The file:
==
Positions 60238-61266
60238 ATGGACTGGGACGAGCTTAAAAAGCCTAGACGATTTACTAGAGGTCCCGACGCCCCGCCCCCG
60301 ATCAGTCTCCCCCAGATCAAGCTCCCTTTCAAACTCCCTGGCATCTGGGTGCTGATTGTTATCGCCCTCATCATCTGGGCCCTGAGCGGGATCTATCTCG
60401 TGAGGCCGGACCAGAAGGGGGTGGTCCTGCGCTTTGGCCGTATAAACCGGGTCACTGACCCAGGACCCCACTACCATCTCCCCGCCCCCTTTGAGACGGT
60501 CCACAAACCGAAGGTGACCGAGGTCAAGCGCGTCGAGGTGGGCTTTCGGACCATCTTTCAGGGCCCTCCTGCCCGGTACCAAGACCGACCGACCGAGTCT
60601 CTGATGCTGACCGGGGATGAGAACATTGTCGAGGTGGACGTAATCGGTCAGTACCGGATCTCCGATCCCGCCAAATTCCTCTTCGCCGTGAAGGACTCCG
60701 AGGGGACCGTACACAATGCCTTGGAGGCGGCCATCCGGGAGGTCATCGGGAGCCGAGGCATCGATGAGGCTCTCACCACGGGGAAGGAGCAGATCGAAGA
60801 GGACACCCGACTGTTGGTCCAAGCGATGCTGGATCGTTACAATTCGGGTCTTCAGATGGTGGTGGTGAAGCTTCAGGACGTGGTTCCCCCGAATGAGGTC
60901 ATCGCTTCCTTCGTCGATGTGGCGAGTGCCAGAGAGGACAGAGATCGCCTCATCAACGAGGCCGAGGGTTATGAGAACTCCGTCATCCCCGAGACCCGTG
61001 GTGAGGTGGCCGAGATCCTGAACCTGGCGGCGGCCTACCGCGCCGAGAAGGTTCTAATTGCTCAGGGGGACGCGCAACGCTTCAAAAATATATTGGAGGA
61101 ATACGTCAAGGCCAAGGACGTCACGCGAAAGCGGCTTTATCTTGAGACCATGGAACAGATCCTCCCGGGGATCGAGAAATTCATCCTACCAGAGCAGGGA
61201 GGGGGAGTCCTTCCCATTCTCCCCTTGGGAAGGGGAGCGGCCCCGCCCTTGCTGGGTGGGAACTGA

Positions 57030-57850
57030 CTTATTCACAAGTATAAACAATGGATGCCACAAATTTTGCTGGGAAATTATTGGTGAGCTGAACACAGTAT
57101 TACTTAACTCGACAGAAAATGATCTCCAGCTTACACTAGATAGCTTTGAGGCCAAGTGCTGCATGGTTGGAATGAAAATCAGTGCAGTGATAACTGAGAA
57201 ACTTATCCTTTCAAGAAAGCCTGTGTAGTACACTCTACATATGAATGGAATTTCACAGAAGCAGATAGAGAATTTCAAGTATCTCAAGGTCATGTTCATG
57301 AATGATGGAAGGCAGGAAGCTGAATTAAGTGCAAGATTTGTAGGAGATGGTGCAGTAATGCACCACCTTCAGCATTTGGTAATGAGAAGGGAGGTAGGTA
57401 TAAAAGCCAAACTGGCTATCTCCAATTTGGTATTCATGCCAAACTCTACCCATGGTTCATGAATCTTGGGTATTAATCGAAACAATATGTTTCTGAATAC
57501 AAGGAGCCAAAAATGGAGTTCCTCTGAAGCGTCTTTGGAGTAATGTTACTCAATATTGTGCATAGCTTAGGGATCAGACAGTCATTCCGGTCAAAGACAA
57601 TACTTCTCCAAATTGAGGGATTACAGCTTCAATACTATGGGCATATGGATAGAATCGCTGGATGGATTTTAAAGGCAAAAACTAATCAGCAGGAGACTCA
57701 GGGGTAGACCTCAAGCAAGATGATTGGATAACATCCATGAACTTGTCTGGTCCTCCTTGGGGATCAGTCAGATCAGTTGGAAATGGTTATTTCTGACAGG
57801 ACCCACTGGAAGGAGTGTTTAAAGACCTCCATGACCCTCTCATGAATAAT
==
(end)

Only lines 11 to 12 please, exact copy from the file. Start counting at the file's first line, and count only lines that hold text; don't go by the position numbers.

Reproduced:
61101 ATACGTCAAGGCCAAGGACGTCACGCGAAAGCGGCTTTATCTTGAGACCATGGAACAGATCCTCCCGGGGATCGAGAAATTCATCCTACCAGAGCAGGGA
61201 GGGGGAGTCCTTCCCATTCTCCCCTTGGGAAGGGGAGCGGCCCCGCCCTTGCTGGGTGGGAACTGA